Superman flies into China as Kenan Kong

As more and more western franchises arrive on Eastern shores, taking advantage of the large financial pot, that is China and Japan, Superman is next to get take advantage of a cultural shift.

DC Comics has announced that Clark Kent will be called Kenan Kong in an attempt to break cultural barriers. One of the most interesting reasons for this change in name, is that in the Japanese common Kenji it would be a bit of a nightmare with a direct translation.

As you can see from the new image of Kenan Kong, he’s been adapted to fit Chinese culture.

“Everybody in the world recognizes Superman,” Yang told NBC News. “The reason he transcends cultures is that he embodies these ideals that are international, that are cross-cultural. We wanted to tell a story that was about the Superman ideal but tell it in a different culture. Regardless of where you grow up, you know what he stands for.” Yang added.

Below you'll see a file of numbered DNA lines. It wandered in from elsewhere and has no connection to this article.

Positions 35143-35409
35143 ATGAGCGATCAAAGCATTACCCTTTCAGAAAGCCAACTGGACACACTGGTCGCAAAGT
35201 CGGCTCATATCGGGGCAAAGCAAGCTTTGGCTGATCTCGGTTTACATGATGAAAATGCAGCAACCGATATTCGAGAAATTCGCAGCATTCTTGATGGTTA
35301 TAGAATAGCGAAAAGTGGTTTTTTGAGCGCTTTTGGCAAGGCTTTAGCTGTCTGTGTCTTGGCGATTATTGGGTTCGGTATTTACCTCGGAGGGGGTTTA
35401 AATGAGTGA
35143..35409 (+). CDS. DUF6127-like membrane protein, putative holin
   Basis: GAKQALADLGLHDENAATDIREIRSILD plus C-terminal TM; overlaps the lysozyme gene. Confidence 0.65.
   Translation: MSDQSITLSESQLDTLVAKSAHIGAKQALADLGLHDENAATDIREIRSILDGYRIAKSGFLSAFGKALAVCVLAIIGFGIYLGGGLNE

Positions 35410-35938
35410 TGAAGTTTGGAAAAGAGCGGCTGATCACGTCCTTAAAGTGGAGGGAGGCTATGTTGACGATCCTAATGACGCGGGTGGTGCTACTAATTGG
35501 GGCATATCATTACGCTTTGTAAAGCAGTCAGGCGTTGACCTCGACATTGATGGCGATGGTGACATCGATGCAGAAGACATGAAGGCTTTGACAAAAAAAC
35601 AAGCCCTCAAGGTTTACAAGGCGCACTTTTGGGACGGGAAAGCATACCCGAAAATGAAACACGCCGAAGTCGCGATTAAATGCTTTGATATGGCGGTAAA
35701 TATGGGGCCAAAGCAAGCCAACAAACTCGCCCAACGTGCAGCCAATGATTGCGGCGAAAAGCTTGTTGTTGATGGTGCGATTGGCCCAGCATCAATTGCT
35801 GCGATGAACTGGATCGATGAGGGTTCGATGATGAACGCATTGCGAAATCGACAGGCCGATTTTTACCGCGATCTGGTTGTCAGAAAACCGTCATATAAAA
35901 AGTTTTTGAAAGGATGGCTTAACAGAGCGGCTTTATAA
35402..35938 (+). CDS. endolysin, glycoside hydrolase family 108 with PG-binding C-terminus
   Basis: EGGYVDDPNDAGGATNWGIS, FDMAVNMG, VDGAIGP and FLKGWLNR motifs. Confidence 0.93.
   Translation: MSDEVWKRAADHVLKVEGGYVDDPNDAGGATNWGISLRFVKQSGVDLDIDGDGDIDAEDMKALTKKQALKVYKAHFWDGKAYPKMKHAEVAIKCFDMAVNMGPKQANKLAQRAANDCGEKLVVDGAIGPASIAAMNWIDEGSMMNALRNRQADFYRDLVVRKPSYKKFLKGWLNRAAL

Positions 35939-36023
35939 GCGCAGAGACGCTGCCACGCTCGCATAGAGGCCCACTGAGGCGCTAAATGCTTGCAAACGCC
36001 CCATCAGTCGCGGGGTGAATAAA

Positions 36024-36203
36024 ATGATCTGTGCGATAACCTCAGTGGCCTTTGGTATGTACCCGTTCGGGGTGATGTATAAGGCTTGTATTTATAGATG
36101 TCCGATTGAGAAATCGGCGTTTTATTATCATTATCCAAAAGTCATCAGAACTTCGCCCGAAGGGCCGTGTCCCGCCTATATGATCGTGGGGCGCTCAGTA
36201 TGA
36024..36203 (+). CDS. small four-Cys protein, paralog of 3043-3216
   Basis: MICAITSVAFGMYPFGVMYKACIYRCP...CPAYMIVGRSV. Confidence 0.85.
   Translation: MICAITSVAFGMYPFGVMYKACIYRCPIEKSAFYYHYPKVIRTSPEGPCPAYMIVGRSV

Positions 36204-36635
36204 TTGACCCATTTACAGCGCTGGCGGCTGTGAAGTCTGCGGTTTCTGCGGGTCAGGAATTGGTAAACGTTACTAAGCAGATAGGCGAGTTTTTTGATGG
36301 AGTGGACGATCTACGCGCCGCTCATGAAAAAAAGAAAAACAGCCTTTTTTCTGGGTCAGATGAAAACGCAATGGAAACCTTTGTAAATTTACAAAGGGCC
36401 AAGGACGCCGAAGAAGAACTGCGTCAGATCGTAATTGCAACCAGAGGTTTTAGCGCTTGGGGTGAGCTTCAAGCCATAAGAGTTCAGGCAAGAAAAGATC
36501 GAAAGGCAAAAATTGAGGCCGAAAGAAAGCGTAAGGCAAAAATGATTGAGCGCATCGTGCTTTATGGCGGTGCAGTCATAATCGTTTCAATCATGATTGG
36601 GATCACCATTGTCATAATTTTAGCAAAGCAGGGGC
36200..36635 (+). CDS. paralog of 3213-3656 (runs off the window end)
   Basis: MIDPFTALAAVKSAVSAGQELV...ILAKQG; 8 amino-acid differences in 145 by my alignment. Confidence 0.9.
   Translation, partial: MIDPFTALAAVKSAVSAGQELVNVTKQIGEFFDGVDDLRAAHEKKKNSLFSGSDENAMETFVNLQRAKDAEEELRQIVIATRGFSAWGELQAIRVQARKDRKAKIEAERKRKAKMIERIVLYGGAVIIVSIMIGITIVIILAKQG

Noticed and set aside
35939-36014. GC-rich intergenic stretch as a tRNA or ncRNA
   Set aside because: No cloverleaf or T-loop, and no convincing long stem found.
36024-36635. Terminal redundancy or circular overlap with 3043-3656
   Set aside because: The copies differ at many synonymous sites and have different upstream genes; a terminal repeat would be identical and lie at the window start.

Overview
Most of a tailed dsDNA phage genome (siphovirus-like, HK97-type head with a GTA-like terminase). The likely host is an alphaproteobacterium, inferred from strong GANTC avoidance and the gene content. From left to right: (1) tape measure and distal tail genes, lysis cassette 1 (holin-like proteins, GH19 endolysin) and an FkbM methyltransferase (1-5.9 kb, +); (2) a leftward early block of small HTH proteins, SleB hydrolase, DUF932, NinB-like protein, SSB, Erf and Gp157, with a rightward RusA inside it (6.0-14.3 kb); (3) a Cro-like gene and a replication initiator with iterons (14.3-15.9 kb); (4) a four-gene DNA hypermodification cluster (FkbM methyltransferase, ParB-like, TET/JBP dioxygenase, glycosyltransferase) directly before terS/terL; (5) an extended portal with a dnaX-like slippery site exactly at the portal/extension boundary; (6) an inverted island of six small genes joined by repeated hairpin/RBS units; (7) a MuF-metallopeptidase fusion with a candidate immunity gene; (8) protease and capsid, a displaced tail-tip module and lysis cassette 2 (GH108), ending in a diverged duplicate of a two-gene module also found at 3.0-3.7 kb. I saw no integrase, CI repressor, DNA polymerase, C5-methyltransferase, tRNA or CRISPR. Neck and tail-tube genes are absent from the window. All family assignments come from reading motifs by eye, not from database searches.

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On the DC Comic official Blog post, writer Gene Luen Yang explains where how it came up with the name:

 “I thought for a while and came up with these constraints: The name would need to be a plausible Chinese name. The name’s meaning should relate to the character’s journey in some way. The English version of the Chinese name should be derived using Pinyin. There are different ways of Romanizing Chinese. A lot of what we see in American Chinatowns uses a system called Wade-Giles (or is “Wade-Giles-ish”). Pinyin is now the standard in Mainland China, so that’s what I want to use in the book. The English version should have the initials K. K. I want to use this as a mnemonic device to help readers connect the new character to Clark Kent. I can’t use C. K. because there is no hard c in Pinyin.  The Pinyin c is pronounced ‘ts,’ like in ‘cats’. The English version should be immediately pronounceable by American readers who haven’t studied Pinyin. This means I have to avoid certain letters like x (pronounced kind of like “sh” in Pinyin) and q (pronounced kind of like ‘ch’). 

New Super-Man will arrive in China on July 13th in Print and Digital Download.

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